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Linear and Nonlinear Associations Between Vitamin D and Grip Strength: A Mendelian Randomization Study in UK Biobank.

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Pinto Pereira, Snehal M  ORCID logo
Garfield, Victoria 
Norris, Thomas 
Williams, Dylan M 


BACKGROUND: Low vitamin D status is a widespread phenomenon. Similarly, muscle weakness, often indicated by low grip strength, is another public health concern; however, the vitamin D-grip strength relationship is equivocal. It is important to understand whether variation in vitamin D status causally influences muscle strength to elucidate whether supplementation may help prevent/treat muscle weakness. METHODS: UK Biobank participants, aged 37-73 years, with valid data on Vitamin D status (circulating 25-hydroxyvitamin D [25(OH)D] concentration) and maximum grip strength were included (N = 368,890). We examined sex-specific cross-sectional associations between 25(OH)D and grip strength. Using Mendelian randomization (MR), we estimated the strength of the 25(OH)D-grip strength associations using genetic instruments for 25(OH)D as our exposure. Crucially, because potential effects of vitamin D supplementation on strength could vary by underlying 25(OH)D status, we allowed for nonlinear relationships between 25(OH)D and strength in all analyses. RESULTS: Mean (SD) of 25(OH)D was 50 (21) nmol/L in males and females. In cross-sectional analyses, there was evidence of nonlinear associations between 25(OH)D and strength, for example, compared to males with 50 nmol/L circulating 25(OH)D, males with 75 nmol/L had 0.36 kg (0.31,0.40) stronger grip; males with 25 nmol/L had 1.01 kg (95% confidence interval [CI]: 0.93, 1.08) weaker grip. In MR analyses, linear and nonlinear models fitted the data similarly well, for example, 25 nmol/L higher circulating 25(OH)D in males was associated with 0.25 kg (-0.05, 0.55) greater grip (regardless of initial 25(OH)D status). Results were similar, albeit weaker, for females. CONCLUSIONS: Using two different methods to triangulate evidence, our findings suggest moderate to small causal links between circulating 25(OH)D and grip strength.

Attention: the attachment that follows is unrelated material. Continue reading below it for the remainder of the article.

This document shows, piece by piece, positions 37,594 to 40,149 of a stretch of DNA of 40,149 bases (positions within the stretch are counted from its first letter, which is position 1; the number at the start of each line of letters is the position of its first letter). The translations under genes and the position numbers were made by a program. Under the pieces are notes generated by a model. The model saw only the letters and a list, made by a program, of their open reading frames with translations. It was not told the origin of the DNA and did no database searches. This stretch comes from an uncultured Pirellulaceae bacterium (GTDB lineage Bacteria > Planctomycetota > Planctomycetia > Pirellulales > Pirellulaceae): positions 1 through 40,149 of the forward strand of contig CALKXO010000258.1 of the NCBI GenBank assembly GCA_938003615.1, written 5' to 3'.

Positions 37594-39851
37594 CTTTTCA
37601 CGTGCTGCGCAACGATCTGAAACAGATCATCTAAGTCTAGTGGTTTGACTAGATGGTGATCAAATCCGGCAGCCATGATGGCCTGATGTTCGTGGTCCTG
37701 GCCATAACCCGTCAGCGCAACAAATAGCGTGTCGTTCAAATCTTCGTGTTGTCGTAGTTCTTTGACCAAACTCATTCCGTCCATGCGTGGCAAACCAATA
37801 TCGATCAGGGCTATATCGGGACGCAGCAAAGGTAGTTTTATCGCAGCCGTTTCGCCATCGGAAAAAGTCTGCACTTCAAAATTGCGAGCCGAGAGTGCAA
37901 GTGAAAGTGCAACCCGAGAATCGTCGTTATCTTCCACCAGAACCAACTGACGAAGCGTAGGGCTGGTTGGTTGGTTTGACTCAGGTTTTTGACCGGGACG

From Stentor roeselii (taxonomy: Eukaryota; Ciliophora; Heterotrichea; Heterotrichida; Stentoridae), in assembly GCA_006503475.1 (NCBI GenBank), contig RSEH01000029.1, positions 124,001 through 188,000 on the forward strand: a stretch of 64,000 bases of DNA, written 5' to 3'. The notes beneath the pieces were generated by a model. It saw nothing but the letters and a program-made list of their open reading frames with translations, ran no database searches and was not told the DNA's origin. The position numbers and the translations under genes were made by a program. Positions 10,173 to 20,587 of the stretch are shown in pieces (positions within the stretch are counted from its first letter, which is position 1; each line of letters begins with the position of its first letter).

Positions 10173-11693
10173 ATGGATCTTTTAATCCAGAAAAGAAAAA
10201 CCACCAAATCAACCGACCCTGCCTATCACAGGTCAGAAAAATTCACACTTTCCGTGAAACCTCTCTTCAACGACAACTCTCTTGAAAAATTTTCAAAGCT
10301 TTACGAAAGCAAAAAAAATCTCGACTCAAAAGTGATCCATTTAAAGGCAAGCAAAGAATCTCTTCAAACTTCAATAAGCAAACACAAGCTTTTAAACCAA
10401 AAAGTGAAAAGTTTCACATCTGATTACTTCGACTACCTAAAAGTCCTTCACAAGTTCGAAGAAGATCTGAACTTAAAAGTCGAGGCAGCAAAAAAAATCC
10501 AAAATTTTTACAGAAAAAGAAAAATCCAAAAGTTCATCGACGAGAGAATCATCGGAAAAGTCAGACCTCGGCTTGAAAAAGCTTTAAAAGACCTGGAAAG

25(OH)D, Grip strength, Mendelian randomization, Male, Female, Humans, Cross-Sectional Studies, Mendelian Randomization Analysis, Biological Specimen Banks, Vitamin D, Vitamins, Vitamin D Deficiency, Hand Strength, Muscle Weakness, United Kingdom

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J Gerontol A Biol Sci Med Sci

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Oxford University Press (OUP)
Medical Research Council (MC_UU_00002/7)
British Heart Foundation (None)
Wellcome Trust (204623/Z/16/Z)
British Heart Foundation (CH/12/2/29428)
British Heart Foundation (RG/18/13/33946)
National Institute for Health and Care Research (IS-BRC-1215-20014)
Medical Research Council (G0501262)
Medical Research Council (G0501262/1)